Thursday, June 26, 2008

Not 'business friendly' - Post #13: no more day cares

We've seen the fiasco that the convenience store licensing law has created with a federal judge ruling that Toledo cannot enforce the law until the settlement of the lawsuit over its constitutionality. Now, District 1 Councilwoman Wilma Brown wants that same type of regulations for day cares in private homes.

In order to 'research' the issue, she's got an emergency ordinance on the agenda for next Tuesday's council meeting.

Declaring a 180-day Moratorium on the authority of the Division of Building Inspection to accept applications for Special Use Permits for Type A day cares; and declaring an emergency.

Toledo City Council has seen a large increase in applications for Special Use Permits for Type A day cares. Historically it has been understood that homeowners have chosen to stay home and watch children within their home. It is becoming more prevalent to have the applicant not be the person who is living in the home and to run these businesses 24 hours round the clock with three shifts and increased staff. It is not known just what effects these types of establishments have on the neighborhoods. There is a great concern that to allow a 24-hour business to operate in a residential neighborhood may be detrimental. Businesses that are located in commercial districts but abut residential have hour limitations put on them in order to preserve our neighborhoods. Therefore allowing these businesses to operate these hours seems to be adverse to previous decisions in our zoning plans.

City Council is requesting the Plan Commission to look into and research and present to Council a text amendment change that would greater restrict Type A day cares to assure greater protection to the neighborhoods. This moratorium will prevent the establishment of additional Type A day cares while this research is being undertaken. NOW, THEREFORE,

Be it ordained by the Council of the City of Toledo:

SECTION 1. That the authority of the Division of Building Inspection to accept applications for Special Use Permits for Type A day care is hereby suspended for a period of 180 days from the effective date of this Ordinance.

SECTION 2. That this Ordinance hereby is declared to be an emergency measure and shall be in force and effect from and after its passage. The reason for the emergency lies in the fact that same is necessary for the immediate preservation of the public peace, health, safety and property, and for the further reason being that a moratorium is necessary to allow the City time to review its Special Use Permit regulations for Type A day care.

Yes, this seems like an emergency to me ... and that the public peace, health and safety are certainly at risk.

According to previous statements, Councilwoman Brown doesn't like the fact that some of these day cares operate 24-hours a day. So if council regulates them out of business, where are second- and third-shift workers going to find care for their kids? Maybe they'll just have to quit their job so their neighbors aren't disturbed by their work hours.

Toledo isn't exactly a hotbed of job growth. If a family can open a business, be licensed by the state (as all day cares are) and provide an income by caring for other people's kids, isn't that the type of entrepreneurship we're desperate for? Isn't it possible that success as a neighborhood day care might lead to a growing or expanding operation? And if you've got a demand, might you also hire some friends or neighbors to help you, thus creating jobs????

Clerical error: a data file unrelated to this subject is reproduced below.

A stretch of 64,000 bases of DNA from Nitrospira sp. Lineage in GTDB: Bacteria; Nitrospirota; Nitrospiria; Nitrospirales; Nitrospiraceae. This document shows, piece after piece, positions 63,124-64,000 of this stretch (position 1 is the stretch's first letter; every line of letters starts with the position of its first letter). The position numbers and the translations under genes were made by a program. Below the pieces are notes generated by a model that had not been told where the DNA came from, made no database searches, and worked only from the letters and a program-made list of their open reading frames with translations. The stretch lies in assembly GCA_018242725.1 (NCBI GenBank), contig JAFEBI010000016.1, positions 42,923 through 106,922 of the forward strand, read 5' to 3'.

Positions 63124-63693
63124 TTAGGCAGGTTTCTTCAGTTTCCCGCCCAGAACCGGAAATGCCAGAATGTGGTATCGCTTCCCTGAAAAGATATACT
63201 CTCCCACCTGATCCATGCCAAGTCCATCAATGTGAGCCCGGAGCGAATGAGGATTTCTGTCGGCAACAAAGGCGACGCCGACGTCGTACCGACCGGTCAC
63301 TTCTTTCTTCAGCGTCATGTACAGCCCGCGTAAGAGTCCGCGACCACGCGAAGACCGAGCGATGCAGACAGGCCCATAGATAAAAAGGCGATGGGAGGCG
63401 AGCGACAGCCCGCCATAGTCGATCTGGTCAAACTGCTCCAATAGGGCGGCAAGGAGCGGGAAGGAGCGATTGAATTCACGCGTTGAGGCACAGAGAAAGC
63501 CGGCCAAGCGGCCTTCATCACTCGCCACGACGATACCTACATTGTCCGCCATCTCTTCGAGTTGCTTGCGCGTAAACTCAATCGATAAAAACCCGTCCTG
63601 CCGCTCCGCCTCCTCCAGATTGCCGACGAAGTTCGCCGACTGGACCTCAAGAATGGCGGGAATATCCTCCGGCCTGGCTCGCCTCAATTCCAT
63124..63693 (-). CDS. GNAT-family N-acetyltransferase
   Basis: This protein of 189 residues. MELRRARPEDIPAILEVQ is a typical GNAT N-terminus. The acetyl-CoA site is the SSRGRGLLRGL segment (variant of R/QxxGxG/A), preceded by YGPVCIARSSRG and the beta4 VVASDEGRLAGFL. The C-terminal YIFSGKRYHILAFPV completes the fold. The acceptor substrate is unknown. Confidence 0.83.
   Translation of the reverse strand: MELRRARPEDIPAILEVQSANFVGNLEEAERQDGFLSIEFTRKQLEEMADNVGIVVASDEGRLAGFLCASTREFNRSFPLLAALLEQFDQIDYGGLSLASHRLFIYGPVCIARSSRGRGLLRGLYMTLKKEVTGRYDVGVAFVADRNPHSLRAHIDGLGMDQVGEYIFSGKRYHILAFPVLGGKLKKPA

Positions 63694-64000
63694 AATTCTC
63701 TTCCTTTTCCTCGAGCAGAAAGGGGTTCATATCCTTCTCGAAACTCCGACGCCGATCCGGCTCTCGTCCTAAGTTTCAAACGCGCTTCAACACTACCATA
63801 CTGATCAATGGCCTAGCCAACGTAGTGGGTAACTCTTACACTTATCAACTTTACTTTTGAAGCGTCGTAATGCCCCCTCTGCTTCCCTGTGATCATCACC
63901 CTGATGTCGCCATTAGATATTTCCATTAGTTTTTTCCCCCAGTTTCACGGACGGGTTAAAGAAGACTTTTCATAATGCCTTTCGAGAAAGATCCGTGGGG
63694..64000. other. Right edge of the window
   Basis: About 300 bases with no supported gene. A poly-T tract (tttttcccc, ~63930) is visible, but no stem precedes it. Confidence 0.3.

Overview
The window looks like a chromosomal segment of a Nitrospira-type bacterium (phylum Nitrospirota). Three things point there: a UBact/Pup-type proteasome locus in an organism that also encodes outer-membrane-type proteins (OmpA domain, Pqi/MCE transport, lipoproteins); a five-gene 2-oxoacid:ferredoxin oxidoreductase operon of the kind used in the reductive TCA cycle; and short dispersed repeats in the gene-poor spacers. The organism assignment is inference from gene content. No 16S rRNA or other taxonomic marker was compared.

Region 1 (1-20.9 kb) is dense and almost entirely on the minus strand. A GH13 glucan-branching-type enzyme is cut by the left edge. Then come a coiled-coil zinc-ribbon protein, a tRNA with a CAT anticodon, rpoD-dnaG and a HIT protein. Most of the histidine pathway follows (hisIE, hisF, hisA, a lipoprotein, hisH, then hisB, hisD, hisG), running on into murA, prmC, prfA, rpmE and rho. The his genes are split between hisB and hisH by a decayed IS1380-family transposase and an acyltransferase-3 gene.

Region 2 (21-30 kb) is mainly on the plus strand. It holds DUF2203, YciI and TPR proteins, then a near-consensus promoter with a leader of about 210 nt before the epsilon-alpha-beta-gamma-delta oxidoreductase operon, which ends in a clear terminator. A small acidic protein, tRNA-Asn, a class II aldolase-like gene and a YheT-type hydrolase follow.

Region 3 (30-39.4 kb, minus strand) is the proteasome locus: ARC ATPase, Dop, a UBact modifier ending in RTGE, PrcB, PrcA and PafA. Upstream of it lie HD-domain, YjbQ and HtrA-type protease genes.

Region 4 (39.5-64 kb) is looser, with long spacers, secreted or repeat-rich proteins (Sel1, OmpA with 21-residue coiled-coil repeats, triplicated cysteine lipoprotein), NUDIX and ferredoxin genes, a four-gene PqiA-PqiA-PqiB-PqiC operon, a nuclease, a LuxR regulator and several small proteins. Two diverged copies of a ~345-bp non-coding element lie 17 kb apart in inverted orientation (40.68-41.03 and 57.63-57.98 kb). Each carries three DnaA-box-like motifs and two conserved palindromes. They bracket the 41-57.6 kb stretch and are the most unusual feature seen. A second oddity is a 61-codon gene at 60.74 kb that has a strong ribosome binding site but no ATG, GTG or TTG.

I guess these council members are just overlooking these types of questions and potential outcomes. They're too busy being disturbed by the noise of some who cater to people working around the clock.

This is NOT business friendly, nor is it worker friendly. Our council members are so quick to use the phrase 'working families' in their political rhetoric. These 'working families' need day care for all three shifts and it's best if they have that option within their neighborhoods.

Council should reject this moratorium - and reject further restrictions on businesses in Toledo. If you agree, call council and let them know: 419-245-1050.


Tim Higgins said...


Forget business friendly, this is not rational. Even if there was a zoning issue for the issuance of special use permits for day care centers, this is certainly nothing that rises to the level of an emergency.

Or maybe it is ...

Dictionary Of Words As Defined By Toledo Government:

Emergency - Anything that needs to be done immediately, since it would be rejected upon more careful scrutiny.

That must be it!

Maggie Thurber said...

that's a terrific definition which shall be shared with others...thanks!

Lisa Renee said...

I was surprised to learn this was in reference to Type A especially since they do face more requirements under the Charter than the Type B. Including:

1104.1002 In no case may more than one facility subject to this section be located on the same block

And under 1104.0700 Day care.

D. Drop-off/Pick-up Area. A paved area for dropping off and picking up persons in care at the facility must be provided with the approval of the Division of Transportation.

That's why I assumed this had to be in reference to the type B, since there are already laws governing specific parking as well as only one per block...

Robin said...

Have people been complaining about traffic at all hours of the night at these residential day care centers? Have there been cases where illegal activity has been happening at these day care centers?

It really doesn't seem to be "worker friendly". Not everyone works from 9-5 and most commercial day care centers close around 6 or 7 pm. A lot of people also can't afford to send their kids to commercial day care centers.

Google Analytics Alternative